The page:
Medical marijuana is now legal in a majority of states, and numerous states are expected to consider marijuana proposals in the coming year. As state and federal legislators debate the public policy issues regarding legalizing marijuana, state regulators are facing questions about how to implement their state laws, while continuing to provide appropriate protections for workers, employers, and insurers.

Stay tuned for our final edition of The Marijuana Conversation: What’s Next?

Click Here to review the previous installment: “The Marijuana Conversation: Questions Employees Are Asking”

Dan Zeiler


708.597.5900 x134



This article is provided solely as a reference tool to be used for informational purposes only. The information in this article shall not be construed or interpreted as providing legal or any other advice. Use of this article for any purpose other than as set forth herein is strictly prohibited.


POSTED FEBRUARY 08, 2018 4:54 PM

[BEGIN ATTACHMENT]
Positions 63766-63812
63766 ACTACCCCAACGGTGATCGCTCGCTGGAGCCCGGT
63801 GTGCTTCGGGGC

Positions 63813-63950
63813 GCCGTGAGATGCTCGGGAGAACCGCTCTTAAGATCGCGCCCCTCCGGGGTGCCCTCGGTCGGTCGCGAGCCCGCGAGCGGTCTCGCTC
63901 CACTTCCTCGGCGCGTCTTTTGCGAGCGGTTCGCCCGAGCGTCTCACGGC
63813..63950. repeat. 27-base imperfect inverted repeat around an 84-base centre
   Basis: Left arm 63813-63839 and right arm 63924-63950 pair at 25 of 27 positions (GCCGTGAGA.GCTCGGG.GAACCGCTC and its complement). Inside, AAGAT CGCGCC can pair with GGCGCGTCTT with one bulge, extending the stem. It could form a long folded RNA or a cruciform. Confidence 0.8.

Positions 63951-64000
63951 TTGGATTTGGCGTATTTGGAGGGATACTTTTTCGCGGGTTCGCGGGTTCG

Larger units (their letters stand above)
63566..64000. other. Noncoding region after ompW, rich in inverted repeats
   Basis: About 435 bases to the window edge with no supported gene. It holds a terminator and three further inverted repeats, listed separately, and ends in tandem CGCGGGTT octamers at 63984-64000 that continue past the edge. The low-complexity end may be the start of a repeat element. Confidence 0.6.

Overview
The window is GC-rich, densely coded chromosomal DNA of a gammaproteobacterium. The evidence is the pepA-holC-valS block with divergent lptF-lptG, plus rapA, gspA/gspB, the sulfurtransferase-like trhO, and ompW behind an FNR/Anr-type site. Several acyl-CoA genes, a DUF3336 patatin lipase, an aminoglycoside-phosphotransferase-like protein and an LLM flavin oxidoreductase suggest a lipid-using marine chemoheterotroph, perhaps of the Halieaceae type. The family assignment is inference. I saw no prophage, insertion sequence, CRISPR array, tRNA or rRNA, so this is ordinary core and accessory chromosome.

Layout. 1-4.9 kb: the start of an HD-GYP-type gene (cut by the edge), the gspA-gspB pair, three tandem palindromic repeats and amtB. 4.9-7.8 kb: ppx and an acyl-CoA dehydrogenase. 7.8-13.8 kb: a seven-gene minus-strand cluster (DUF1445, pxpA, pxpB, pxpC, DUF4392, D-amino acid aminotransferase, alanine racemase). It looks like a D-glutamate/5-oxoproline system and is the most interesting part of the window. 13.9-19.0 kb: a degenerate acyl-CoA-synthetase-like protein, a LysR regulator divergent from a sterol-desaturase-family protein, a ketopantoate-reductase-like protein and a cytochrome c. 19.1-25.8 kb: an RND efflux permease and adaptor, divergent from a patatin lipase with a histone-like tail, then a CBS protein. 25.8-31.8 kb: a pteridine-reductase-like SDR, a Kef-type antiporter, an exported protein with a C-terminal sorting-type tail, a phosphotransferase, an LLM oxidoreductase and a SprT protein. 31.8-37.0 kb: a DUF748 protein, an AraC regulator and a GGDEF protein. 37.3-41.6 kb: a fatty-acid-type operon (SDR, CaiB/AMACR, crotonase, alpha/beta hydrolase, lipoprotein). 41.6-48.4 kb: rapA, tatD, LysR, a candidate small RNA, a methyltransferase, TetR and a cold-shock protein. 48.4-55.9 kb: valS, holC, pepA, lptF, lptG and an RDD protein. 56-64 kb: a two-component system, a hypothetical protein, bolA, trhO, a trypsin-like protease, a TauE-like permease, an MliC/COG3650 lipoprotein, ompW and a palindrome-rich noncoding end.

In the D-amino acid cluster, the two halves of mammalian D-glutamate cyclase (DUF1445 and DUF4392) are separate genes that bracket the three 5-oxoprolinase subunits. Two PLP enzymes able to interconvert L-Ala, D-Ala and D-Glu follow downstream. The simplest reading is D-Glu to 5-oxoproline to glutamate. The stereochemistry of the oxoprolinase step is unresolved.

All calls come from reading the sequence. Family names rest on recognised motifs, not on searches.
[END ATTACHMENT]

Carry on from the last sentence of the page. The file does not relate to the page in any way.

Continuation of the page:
Declare War On Workplace Germs

The Centers for Disease Control and Prevention (CDC) says the number of people seeing their doctor for influenza-like illness is the highest since the pandemic in 2009. The CDC continues to recommend influenza vaccination for all persons 6 months of age and older as flu viruses are likely to continue circulating for several more weeks.

According to the latest CDC flu report, thousands of cases of hospitalizations due to the flu have been confirmed. People 65 years of age or older make up the largest group of hospitalizations, followed by adults 50 to 64 years of age and children age 4 and younger. The number of deaths attributed to influenza is still growing. The American Red Cross has steps people can follow to help prevent the spread of the flu at work.

Here are 10 steps you can take to help prevent the spread of flu where you work:

1. Get a flu vaccine. It’s the best thing you can do to help stop the spread of the flu where you work.

2. If you begin to feel sick while at work, go home as soon as possible.

3. If you are sick with fever and respiratory symptoms, stay home from work until 24 hours after your fever is gone without taking medicine.

4. Wash your hands frequently with soap and water for 20 seconds. Use an alcohol-based hand sanitizer if soap and water aren’t available.

5. Avoid touching your nose, mouth and eyes.

6. People with the flu can spread it to others six feet away through their coughs and sneezes. Cover your coughs and sneezes with a tissue or cough and sneeze into your upper sleeve. Don’t use your hands. Throw the tissues away and clean your hands after coughing, sneezing or blowing your nose.